The Trans Pacific Partnership (the TPP), a so-called “trade” agreement with 11 other Pacific Rim countries was negotiated by our previous Conservative government over a period of three years in guarded secrecy. It was then promoted as a “massive” agreement with a trade block worth 40 per cent of world GDP. “Wow.” We were supposed to think, “How could we pass up that opportunity?”
In fact, 97 per cent of Canada’s exports to these countries are already tariff-free, which is not surprising when you consider that Canada already has trade agreements with four of these countries, including the U.S. The potential impact of this agreement on exports in negligible and more than one economist has argued that it will have negative impacts on job creation and growth. Even proponents of the deal have admitted that possible benefits are minuscule.
So what is this agreement really about, if it’s not about trade? Recently many notable individuals and organizations have come forward to oppose the TPP. Economists, Doctors without Borders, copyright specialists, sustainable agriculture specialists and industrial sectors such as auto and even Jim Balsillie have joined the chorus. The common theme of their criticism is that the agreement is really about the largest multinationals locking in their market power and stifling our government’s ability to pass laws and introduce regulations which benefit us Canadians.
They talk about drug companies extending their patent protection and hiking our drug prices, large industrial dairy multinationals eroding supply-management, extension of copyright terms bringing a windfall for entertainment companies, with little benefit to artists or the public.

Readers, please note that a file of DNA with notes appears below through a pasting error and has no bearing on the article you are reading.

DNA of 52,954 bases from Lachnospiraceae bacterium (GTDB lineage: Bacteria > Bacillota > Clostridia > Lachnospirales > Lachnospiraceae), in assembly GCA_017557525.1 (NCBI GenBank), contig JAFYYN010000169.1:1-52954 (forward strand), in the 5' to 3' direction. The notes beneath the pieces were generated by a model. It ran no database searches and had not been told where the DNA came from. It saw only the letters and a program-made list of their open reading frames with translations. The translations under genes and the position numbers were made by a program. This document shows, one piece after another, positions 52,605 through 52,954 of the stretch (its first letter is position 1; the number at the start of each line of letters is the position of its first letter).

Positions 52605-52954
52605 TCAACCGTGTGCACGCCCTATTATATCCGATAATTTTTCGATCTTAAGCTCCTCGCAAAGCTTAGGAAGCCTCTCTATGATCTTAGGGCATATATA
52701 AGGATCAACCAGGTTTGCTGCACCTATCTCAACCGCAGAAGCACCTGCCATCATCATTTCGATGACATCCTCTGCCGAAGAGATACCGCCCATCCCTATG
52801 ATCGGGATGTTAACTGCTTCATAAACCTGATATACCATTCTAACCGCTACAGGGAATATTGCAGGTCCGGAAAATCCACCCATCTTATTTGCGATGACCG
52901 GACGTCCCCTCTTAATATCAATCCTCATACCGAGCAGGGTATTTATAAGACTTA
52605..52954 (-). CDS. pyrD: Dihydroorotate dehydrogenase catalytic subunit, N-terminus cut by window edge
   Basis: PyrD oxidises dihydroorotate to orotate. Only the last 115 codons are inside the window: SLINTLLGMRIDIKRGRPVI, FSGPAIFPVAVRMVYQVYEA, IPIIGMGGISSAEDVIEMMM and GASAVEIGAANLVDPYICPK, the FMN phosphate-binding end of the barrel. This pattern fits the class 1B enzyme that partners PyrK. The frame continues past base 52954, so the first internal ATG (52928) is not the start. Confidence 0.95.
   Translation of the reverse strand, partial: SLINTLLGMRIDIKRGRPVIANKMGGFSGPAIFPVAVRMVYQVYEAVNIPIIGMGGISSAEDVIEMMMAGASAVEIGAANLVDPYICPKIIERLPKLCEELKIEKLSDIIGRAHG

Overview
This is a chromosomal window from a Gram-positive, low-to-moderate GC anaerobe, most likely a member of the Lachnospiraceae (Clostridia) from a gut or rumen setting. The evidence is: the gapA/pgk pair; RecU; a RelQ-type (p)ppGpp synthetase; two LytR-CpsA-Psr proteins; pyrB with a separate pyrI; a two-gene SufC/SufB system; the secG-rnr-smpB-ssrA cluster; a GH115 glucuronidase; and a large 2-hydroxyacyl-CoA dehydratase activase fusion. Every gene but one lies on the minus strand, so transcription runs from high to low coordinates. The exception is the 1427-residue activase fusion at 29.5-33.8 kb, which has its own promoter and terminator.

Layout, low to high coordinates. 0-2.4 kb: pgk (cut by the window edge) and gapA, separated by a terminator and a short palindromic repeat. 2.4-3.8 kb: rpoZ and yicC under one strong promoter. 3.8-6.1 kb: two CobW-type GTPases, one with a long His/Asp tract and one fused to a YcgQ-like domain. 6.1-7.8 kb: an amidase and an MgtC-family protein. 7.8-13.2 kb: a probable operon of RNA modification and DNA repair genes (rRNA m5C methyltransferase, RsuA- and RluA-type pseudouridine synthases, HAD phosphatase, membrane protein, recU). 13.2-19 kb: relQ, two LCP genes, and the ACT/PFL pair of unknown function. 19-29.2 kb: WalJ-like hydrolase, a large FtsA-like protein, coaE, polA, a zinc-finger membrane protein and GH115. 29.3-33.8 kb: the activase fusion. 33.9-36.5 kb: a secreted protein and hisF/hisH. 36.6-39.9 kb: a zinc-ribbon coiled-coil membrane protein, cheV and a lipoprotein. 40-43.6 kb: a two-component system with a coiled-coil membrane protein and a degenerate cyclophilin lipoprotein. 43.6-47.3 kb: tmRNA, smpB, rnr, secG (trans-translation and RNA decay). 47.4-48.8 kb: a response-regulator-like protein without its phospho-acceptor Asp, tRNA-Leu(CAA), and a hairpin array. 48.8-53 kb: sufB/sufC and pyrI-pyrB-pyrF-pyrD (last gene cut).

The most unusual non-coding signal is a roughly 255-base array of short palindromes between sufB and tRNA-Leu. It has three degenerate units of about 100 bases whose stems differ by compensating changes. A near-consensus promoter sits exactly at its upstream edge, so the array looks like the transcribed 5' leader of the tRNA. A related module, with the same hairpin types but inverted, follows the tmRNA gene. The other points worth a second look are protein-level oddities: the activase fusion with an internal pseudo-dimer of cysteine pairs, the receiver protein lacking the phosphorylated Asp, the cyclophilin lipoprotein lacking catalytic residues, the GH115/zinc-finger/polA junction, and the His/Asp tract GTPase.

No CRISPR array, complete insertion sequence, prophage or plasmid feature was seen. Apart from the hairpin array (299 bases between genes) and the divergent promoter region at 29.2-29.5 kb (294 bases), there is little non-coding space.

They also talk about the controversial provisions which allow multinationals to sue governments through unaccountable tribunals when a government passes a law which interferes with their profit making. Nobel laureate economist, and former chief economist at the World Bank, Joseph Stiglitz, bluntly put it “The real intent of these provisions is to impede health, environmental, safety, and, yes, even financial regulations...."
So, is the genie finally out of the bottle? — the truth that “trade” agreements are not really about trade. Should we start to call them “investment treaties” or “investor rights treaties”?
Whatever we call them they can seem complicated. But if we start looking at their effect on drug costs and on our dairy farms and the fabric of our rural communities, we’re well on our way to understanding that the highfalutin negotiations which took place behind closed doors many thousands of kilometres away have nothing much to do with meeting our need for jobs, health and environmental sustainability.
Our new Liberal government would be wise to resist the pressure to sign the agreement in February before it has held widespread public consultations. It would certainly damage its much vaulted claims to being “open and transparent.”
Rosalind Waters, of Charlottetown, P.E.I., is a member of Guatemala–Maritimes Breaking the Silence Network